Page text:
THE REGENCY AND VICTORIAN PERIOD
Be it remembered, however, such bright oases in social history do not shine from gluttonous tables—are not the property of hard-drinking circles, with their attendant vices. We seek for them in vain at the so-called social boards of the last century, where men won their spurs by excessive wine-drinking, and “three-bottle men” were the only gentlemen; neither do we meet them amid the carousals of Whitehall and Alsatia, or, nearer to our own day, among the vicious coteries of the Regency.
The scenes we like to recall and dwell upon are those of merry-makings and jollity; or of friendly meetings, as when gentle Master Isaac, returning from his fishing, brings with him two-legged fish to taste his brewage (and a very pleasant and commendable cup the great master of the gentle art will drink with them).
Or when pious Master Herbert chances to meet with a man he liketh, who hath the manner of loving all things for the good that is in them, and who, like his greater companion, (for no one in that quality of mind was greater than Herbert,) had a respect for what, in others, were occasions of stumbling, could use good gifts without abusing them, and think the loving-Cup of spiced wine an excellent good cordial for the heart.
Or when Dr. Donne (scarce a man in England wiser than he), laying aside for the time his abstruse learning, mixed a mighty cup of gillyflower sack, and talked over it with Sir Kenelm Digby (hardly a lesser man than himself), of the good gifts lavishly offered, but by some rudely abused, and by others unthankfully taken; discussed the merits of plants and fruits, or the virtues, harder to be discovered, of stones and metals; while they marvelled at that scheme which adapted each body, animate or inanimate, to the station ordained to it, and at the infinite goodness of Him who made man head of all, and gave him power and discernment that he might show, by the moderate use of things healthy and nourishing, the wisdom of Him who ordained them to cheer and to cherish.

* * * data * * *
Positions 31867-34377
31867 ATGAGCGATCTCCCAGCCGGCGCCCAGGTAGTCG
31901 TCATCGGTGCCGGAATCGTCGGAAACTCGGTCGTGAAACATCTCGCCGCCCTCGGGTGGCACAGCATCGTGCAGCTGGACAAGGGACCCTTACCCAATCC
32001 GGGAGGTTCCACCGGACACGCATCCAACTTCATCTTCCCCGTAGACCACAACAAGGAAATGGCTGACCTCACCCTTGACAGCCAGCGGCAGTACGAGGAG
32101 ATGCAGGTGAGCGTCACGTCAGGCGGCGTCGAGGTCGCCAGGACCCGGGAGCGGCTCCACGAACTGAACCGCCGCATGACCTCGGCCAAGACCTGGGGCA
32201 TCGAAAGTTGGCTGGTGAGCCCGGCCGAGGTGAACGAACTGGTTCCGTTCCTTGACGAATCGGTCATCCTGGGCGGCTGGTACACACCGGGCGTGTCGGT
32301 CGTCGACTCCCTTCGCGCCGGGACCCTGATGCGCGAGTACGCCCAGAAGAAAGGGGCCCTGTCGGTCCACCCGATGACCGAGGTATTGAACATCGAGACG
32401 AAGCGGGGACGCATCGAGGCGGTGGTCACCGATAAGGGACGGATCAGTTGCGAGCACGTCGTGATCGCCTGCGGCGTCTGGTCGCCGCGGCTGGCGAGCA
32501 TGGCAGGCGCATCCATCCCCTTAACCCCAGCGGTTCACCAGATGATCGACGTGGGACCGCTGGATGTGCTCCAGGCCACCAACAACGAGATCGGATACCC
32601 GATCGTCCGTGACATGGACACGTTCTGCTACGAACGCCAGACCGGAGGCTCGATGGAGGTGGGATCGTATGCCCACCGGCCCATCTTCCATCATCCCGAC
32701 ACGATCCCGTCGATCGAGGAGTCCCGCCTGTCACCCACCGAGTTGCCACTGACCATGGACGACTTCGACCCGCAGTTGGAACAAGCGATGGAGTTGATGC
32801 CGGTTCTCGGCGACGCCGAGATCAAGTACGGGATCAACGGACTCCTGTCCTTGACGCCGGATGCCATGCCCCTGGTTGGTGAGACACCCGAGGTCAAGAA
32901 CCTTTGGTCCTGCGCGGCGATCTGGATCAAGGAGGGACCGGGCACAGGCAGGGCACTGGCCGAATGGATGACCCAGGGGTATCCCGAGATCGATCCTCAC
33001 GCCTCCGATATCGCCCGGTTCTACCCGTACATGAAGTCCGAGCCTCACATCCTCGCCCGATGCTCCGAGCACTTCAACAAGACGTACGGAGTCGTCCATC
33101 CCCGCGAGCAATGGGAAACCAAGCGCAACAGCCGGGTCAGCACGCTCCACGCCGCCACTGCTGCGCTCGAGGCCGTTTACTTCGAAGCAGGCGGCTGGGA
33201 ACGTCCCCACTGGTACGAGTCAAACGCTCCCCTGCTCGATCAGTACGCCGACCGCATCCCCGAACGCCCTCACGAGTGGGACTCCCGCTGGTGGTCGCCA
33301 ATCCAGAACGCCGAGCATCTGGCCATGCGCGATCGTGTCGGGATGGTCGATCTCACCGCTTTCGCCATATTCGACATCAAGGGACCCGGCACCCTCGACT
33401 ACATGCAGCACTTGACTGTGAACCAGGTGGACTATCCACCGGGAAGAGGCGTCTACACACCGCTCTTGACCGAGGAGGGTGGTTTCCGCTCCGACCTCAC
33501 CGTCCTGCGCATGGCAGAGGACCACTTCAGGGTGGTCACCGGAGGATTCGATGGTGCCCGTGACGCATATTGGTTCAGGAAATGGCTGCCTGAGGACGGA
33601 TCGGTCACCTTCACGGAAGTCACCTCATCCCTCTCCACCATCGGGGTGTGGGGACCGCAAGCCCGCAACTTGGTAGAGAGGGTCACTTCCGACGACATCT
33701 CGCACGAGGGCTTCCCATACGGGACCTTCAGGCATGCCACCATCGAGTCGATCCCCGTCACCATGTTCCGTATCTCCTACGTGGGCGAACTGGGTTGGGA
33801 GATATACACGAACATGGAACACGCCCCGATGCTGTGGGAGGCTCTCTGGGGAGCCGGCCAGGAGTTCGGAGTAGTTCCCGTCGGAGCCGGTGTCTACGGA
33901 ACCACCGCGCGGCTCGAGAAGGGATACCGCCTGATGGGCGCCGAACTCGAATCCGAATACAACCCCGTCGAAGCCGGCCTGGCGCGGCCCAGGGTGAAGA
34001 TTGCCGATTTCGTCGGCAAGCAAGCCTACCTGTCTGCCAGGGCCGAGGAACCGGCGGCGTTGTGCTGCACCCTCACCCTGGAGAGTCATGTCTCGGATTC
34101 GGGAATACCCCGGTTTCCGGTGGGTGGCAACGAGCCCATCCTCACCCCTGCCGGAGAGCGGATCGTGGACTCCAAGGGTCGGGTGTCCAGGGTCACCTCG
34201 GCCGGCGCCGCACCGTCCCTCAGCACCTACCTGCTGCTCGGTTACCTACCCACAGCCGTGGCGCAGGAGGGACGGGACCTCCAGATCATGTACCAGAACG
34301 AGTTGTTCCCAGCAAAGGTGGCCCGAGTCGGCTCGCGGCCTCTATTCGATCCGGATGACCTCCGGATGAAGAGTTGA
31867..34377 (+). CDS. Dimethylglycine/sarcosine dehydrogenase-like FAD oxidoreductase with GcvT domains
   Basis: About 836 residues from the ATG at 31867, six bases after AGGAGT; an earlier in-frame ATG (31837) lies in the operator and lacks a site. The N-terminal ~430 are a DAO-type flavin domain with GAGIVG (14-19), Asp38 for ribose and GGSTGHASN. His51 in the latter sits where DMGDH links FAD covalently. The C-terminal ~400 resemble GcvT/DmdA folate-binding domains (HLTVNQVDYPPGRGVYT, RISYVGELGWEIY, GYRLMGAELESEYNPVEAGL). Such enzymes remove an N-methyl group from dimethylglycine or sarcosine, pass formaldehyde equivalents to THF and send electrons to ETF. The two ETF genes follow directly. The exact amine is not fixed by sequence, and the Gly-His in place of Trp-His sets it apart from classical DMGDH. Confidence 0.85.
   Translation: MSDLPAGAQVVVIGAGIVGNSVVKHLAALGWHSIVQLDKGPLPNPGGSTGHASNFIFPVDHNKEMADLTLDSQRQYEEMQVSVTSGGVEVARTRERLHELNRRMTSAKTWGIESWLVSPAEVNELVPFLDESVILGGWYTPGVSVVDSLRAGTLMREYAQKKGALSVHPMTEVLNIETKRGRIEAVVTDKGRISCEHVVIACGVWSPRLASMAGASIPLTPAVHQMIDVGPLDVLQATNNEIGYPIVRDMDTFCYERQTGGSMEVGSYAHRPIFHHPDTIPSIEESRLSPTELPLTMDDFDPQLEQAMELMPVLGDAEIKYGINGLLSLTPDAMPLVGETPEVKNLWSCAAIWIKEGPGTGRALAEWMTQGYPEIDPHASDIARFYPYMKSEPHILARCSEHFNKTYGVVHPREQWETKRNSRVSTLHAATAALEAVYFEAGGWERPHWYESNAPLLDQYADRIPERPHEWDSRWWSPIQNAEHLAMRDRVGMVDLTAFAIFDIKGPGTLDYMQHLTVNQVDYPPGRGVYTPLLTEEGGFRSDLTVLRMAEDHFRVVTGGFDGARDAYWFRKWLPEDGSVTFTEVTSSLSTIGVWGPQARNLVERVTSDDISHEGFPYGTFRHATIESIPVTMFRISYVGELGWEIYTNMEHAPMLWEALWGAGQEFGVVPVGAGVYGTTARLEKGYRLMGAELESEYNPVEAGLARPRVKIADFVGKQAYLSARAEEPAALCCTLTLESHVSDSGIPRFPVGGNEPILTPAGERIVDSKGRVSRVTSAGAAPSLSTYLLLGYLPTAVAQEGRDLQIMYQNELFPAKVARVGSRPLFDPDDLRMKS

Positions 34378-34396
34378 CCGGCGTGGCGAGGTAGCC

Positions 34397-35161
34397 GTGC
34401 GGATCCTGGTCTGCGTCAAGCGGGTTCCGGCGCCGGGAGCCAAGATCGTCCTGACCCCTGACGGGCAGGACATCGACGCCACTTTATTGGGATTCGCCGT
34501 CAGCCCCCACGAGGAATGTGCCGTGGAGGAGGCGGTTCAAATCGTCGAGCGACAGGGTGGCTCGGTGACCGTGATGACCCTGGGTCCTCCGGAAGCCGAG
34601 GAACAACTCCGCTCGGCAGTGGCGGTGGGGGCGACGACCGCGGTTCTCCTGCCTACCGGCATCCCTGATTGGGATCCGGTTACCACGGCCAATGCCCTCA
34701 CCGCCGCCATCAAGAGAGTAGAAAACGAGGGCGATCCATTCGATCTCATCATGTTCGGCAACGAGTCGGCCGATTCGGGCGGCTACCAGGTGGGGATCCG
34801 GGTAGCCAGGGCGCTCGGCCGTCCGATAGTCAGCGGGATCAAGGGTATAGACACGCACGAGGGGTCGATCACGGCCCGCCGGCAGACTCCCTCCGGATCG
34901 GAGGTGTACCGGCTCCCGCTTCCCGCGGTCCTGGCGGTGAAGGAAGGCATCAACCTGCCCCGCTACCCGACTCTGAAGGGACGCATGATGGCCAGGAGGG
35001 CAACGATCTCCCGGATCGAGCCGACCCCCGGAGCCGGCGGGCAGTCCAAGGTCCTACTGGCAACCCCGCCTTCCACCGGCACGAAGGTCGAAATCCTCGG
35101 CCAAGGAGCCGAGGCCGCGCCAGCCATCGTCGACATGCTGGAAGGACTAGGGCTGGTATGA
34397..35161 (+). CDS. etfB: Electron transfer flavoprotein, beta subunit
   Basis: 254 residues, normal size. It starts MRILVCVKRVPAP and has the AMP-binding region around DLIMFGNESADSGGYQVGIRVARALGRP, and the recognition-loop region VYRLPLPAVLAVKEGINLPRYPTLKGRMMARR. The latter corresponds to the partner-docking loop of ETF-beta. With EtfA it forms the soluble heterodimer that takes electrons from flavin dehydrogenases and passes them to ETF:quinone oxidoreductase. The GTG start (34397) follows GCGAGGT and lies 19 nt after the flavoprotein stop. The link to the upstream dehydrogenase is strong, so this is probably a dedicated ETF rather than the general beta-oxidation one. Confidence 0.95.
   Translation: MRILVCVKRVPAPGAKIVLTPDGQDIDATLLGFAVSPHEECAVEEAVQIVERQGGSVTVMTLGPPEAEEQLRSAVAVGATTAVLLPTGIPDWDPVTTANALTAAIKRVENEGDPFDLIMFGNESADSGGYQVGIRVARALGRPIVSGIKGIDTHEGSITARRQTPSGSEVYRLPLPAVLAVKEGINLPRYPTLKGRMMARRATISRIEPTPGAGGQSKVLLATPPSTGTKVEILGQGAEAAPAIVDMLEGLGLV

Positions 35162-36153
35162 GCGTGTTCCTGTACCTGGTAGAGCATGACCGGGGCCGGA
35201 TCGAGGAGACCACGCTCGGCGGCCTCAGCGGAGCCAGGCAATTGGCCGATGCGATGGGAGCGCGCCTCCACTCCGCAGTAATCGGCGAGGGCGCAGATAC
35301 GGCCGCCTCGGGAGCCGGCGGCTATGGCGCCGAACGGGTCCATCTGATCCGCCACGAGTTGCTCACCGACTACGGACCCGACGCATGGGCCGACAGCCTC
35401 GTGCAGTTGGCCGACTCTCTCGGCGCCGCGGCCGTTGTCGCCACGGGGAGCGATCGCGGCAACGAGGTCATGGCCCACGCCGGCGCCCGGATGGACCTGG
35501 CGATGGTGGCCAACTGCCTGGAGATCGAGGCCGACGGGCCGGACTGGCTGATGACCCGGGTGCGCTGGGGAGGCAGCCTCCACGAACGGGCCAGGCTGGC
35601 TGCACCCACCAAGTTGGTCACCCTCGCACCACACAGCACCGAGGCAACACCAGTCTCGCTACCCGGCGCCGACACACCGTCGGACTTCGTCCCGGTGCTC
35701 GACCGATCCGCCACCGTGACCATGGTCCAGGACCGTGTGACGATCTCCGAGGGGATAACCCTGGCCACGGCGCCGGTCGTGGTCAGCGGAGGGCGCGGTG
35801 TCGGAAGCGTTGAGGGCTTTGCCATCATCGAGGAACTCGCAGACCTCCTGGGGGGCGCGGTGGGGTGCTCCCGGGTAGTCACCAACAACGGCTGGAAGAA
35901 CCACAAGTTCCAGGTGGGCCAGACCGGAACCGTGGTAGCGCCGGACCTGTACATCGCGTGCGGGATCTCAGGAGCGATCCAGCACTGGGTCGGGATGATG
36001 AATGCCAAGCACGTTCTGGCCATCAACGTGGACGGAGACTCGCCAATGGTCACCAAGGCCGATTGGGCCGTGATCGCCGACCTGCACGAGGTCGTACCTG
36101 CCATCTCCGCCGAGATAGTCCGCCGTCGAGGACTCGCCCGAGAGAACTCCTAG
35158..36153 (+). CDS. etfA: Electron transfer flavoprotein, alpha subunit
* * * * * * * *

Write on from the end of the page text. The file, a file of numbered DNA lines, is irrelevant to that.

A great regard for the wholesome had Sir Kenelm Digby, whose carefulness in the concoction of his favourite cup was such that he could not brew it aright if he had not Hyde Park water—a rule of much value in Sir Kenelm’s day, no doubt; but modern “improvements,” unfortunately, interfere with the present use of it. Other apostles of the truest temperance (moderation) there were, and we cherish them as men who have deserved well of their country.
Dr. Parr, for example, who could drink his cider-cup on the village green on a Sunday evening, while his farming parishioners played at bowls. Or again, still more legibly written in social history, and to some extent leaving an impress upon our national life, the club-gatherings of the last century, where men of farseeing and prudent philosophy (Addison, Steele, Goldsmith, Johnson, and others), whose names are interwoven with the history of their time, meeting together, talked of human joys and human sorrows over claret cups,—men witty themselves, and the cause of wit in other men, like sweet Sir John, whose devotion to ‘sherris sack’ cost him his character, and will therefore deny him admission to our gallery of men who have drunk wisely and warily, and therefore well.
While speaking of these times, we must not forget to mention “the cup that cheers, but not inebriates;” for it was from the introduction of tea- and coffee-houses that clubs sprang into existence by a process unnecessary here to dilate on, but of which an excellent account may be found in Philip and Grace Wharton’s ‘Wits and Beaux of Society.’